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Cutting carbon and cost

Our suppliers have good reason to reduce carbon when they design new energy assets, thanks to a scheme that gives them an incentive to think innovatively. We’re also contributing to a low-carbon future in the UK, as Senior Sustainability Advisor Cirhan Truswell explains.

Infrastructure projects are responsible for half the UK’s carbon emissions. Building new assets like substations is a big part of our job at National Grid so we need to find ways to make our construction work less carbon intensive, which goes hand-in-hand with reducing costs for the business.

One idea that’s really worked is the start of a 5% carbon weighting on our new construction projects. We’re saying to our suppliers that, if you can design a lower-carbon solution, you stand a better chance of winning our business. 

Sharing the lessons 

We’ve also put in place a new tool that helps to measure carbon emissions from construction right through to the end of an asset’s life. 

We’ve shared this Carbon Interface Tool (CIT) with 27 organisations from our own supply chain. It means that other National Grid projects will be able to cut carbon emissions in the same way, helping us to work together for a low-carbon future.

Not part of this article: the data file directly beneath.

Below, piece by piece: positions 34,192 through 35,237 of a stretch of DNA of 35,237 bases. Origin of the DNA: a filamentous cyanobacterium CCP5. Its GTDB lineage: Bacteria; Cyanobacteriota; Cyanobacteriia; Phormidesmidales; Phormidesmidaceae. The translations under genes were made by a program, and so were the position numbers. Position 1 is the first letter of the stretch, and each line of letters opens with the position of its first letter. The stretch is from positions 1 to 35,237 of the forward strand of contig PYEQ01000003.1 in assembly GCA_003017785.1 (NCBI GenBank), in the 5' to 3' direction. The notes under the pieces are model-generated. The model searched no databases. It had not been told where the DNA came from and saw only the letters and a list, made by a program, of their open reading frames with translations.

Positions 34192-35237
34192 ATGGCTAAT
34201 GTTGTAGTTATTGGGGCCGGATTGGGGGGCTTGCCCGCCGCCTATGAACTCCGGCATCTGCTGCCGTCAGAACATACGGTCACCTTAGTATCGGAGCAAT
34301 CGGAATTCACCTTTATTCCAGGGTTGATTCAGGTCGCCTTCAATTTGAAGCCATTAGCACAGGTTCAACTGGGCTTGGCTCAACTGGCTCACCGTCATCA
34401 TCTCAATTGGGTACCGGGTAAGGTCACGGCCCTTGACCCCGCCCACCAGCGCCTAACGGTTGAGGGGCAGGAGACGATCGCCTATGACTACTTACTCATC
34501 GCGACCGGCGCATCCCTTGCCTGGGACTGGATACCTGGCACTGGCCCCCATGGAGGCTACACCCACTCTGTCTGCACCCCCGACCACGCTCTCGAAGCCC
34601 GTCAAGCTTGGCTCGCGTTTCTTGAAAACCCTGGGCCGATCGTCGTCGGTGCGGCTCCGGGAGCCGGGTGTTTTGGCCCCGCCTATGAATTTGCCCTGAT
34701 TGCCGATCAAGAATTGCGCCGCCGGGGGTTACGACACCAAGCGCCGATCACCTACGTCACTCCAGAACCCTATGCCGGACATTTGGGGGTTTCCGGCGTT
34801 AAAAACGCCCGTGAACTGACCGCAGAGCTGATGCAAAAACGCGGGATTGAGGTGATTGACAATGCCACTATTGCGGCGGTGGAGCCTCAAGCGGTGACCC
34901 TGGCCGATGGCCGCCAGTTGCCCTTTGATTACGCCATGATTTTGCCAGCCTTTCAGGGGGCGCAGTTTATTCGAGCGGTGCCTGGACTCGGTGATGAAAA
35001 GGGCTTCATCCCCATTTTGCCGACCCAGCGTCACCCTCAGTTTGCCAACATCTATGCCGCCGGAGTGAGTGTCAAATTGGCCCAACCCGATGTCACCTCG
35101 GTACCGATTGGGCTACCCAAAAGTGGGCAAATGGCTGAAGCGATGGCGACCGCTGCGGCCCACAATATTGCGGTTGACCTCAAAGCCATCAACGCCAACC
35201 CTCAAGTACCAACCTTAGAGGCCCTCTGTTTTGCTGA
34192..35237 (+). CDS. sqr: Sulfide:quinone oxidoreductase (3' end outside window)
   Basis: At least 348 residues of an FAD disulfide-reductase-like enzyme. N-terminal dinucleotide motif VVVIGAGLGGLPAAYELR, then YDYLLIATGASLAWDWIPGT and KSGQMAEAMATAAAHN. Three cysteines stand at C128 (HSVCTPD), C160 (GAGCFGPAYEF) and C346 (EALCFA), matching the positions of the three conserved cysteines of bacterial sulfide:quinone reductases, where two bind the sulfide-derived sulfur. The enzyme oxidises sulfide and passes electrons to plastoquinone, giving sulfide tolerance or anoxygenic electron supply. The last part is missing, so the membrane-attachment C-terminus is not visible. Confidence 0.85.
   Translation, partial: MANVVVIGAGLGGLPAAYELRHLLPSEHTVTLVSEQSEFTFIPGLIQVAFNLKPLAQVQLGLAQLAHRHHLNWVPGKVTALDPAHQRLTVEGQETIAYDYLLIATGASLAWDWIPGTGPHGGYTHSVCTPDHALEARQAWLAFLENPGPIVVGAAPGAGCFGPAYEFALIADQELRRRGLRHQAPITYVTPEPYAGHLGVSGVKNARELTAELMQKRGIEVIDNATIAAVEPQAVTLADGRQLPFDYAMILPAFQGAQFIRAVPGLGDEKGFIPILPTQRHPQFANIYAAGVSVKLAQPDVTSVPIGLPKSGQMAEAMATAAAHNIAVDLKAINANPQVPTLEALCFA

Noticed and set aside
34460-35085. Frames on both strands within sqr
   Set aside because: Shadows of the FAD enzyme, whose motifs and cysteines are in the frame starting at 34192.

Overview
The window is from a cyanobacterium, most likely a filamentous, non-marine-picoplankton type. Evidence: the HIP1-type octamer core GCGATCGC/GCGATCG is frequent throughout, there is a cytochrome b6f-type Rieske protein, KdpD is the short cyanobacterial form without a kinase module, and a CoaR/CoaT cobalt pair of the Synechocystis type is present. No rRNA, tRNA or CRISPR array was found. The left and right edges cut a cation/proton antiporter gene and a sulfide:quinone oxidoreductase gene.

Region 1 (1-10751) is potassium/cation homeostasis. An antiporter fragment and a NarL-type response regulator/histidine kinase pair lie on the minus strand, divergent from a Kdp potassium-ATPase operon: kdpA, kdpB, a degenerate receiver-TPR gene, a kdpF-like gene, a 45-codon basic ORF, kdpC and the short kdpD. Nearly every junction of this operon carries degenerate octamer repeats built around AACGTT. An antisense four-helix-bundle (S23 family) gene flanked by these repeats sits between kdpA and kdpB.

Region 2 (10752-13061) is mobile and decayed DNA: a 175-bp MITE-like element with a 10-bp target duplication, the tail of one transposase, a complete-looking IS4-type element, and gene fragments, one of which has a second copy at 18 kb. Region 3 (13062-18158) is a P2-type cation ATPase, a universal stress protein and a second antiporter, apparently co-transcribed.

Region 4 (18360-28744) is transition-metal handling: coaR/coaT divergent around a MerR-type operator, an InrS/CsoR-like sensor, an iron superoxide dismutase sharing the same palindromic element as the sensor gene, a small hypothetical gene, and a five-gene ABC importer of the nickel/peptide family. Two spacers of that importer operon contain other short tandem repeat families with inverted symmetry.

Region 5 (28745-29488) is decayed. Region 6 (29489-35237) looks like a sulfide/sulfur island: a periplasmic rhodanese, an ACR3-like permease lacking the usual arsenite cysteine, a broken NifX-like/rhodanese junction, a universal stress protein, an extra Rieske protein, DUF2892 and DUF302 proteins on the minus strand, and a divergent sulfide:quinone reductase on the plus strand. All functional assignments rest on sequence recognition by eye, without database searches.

Making the business case 

The results speak for themselves. In the past year, this approach has helped us to achieve a predicted 20% reduction in the carbon emissions from our UK construction business. That’s double our target for 2015/16. 

One great example of this approach is the new electricity substation at Wimbledon. By smarter thinking on design and materials we’ve achieved carbon savings of 20% across the asset’s life. That’s about 39,000 tonnes of CO2. We’ll also save £3 million in costs compared with the original design, which is good news for our customers. 

Now we’re using what we learned at Wimbledon for future projects. 

Thinking smarter 

Changing how we work with suppliers is one part of the story. But we also wanted to understand how major projects are delivered. How much energy do we use? What materials should we buy? And what does that mean over the lifetime of the operation? 

This is where the CIT has made a tangible difference because we have all the information at our fingertips to make better decisions. There’s also a financial benefit. By having clear data on carbon emissions, we can use energy and resources more efficiently. We’ve been able to prove the business case that lower carbon can equal lower cost.

Published: June 2017